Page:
PSALM XXÍ.
To the chief musician, A Psalm of David.

The former psalm was a prayer for the king, this is a thanks

giving for mercies received. i T HE king shall joy in thy strength, O LORD ; and in 2 1 thy salvation how greatly shall he rejoice ! his joy in

ihy delivering goodness is beyond expression. Thou hast given

him his heart's desire, and hast not withholden the request of 3 his lips. Selah. For thou preventest him with the blessings

of goodness, thou hast not only granied his request, but hast given

him more than he asked : thou settest a crown of pure gold on * 4 his head. He asked life of thee, that is, present deliverance,

[and] thou gavest (it) him, [even) length of days for ever and • ever ; thou gavest him the promise of long life, and thou wilt con. 5 tinue the crown to his posterity. His glory (is) great in thy sal

vation : honour and majesty hast thou laid upon him ; his renown is greatly spread abroad by reason of those wonderful deliverances and favours granted to him. For thou hast made him most blessed for ever, or rather, hast set him for a blessing, hast made him such an example of happiness, that it shall become a proverb, let him be as successful as David : thou hast made him exceeding glad with thy countenance, by the discoveries of thy love and

favour to him. He then expresses his humble confidence in what 7 God would further do for him. For the king trusteth in the

LORD, and through the mercy of the most High he shall not be 8 moved. Thine hand shall find out all thine enemies ; his ene

mies who are also thine : thy right hand shall find out those that 9 hate thee. Thou shalt make them as a fiery oven in the time

of thine anger : the LORD shall swallow them up in his wrath,

and the fire shall devour them ; They shall perish as unavoidably 10 as if they were thrown into a fiery oven. Their fruit shalt thou

destroy from the earth, and their seed from among the children Il of men. For they intended evil against thee : they imagined a

mischievous device, (which] they are not able (to perform.] 12 Therefore shalt thou make them turn their back, (when) thou

shalt make ready (thine arrows] upon tny strings against the

face of them; they will be thrown into utter confusion when thou 13 appearest against them. Be thou exalted, LORD, in thine own

strength : [so] will we sing and praise thy power ; for this manifestation of thy power thou shall be applauded ; and the glory of all the deliverances vouchsafed 10 our king and people be given to thee.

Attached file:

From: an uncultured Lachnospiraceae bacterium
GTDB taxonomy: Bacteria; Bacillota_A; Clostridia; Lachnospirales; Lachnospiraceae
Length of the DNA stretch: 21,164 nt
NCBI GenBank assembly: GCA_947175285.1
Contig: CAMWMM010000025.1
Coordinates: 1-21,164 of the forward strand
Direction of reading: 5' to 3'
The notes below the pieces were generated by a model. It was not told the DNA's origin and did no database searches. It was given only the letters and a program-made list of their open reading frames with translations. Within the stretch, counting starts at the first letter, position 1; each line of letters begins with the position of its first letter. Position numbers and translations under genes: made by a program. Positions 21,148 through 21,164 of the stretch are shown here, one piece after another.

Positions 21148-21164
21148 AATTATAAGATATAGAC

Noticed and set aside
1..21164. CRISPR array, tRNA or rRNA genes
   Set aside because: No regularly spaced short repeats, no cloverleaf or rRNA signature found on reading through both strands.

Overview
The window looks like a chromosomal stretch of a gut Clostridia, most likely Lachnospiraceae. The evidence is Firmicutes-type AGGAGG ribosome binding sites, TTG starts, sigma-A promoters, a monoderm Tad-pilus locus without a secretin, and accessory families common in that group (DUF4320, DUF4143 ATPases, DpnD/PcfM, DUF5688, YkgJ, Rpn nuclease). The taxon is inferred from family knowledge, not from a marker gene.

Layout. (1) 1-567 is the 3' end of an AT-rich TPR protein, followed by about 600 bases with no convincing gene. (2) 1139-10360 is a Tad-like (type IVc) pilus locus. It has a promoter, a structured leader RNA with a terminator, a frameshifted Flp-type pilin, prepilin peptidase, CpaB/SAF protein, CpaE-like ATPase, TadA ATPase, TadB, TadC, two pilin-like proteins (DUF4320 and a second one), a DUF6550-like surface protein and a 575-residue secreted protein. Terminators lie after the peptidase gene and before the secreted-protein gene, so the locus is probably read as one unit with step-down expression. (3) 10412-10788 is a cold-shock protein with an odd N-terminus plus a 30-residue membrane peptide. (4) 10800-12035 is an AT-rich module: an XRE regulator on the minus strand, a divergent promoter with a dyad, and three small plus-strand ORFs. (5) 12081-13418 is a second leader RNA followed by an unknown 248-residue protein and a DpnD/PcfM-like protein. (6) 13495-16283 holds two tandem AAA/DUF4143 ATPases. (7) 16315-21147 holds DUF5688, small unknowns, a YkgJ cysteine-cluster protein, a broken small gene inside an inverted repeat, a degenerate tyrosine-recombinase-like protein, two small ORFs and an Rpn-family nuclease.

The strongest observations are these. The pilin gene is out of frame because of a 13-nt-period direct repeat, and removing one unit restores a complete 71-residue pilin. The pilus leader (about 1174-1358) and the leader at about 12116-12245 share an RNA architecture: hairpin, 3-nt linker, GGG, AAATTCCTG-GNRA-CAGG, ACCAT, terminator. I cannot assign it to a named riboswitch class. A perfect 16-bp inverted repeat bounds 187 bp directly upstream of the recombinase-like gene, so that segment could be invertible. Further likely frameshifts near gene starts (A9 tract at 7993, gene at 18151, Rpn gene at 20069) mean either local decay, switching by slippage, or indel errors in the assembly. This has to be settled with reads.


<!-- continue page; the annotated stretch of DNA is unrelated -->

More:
REFLECTIONS.

A NSWERS to prayer demand a return of praise. When

1 God hears the petition of his servants for public or pri. vate blessings, it becometh them to render thanks to him ; to

acknowledge the suitableness, seasonableness, and greatness of the mercy granted ; and especially to take notice how graciously God has exceeded their prayers and their hopes,

2. This psalm naturally leads our thoughts to the Lord Jesus Clirist. If the author of it had not a direct reference to him, as many suppose, yet David's victories over his enemies were emblems of the nobler victories of the Redeemer. Let us rejoice in his ex• altation and triumph, because God hath given him his heart's desire ; conferred all authority upon him, and vanquished all his foes: he is set for a blessing for ever, and his seed, his faithful servants, shall enjoy everlasting happiness. Let us then submit to this king, and behave as his loyal subjects ; for dreadful is that condemnation and ruin which shall be the final portion of his enemies. Let us heartily pray for the further spread and establishment of his kingdom ; and do all we can for his service ; and wherein the strength of the Lord appears to be exalted, and exalted too in spreading the gospel, and making any the willing subjects of the Lord Jesus Christ, let us sing and praise his power, and long for the happy day, when all the kingdoms of the world shall become the kingdoms of the Lord, and of his anointed.

PSALM XXII.

To the chief musician upon Aijeleth Shahar, or, the hind of the

morning ;* A Psalm of David.

This whole psalm is a prophecy of Christ, of his sufferings, and the

glory that should follow. IMTY God, my God, why hast thou forsaken me ? (why art

I thou so) far from helping me, (and from) the words of my roaring ? why dost thorl withdraw the sensible tokens of chy 2 presence and love? O my God, I cry in the day time, but thou

hearest not ; and in the night season, and am not silent ; to an * 3 eye of sense thou seemest to have entirely deserted me. But thou

(art) holy, [O thou] that inhabitest the praises of Israel ; thout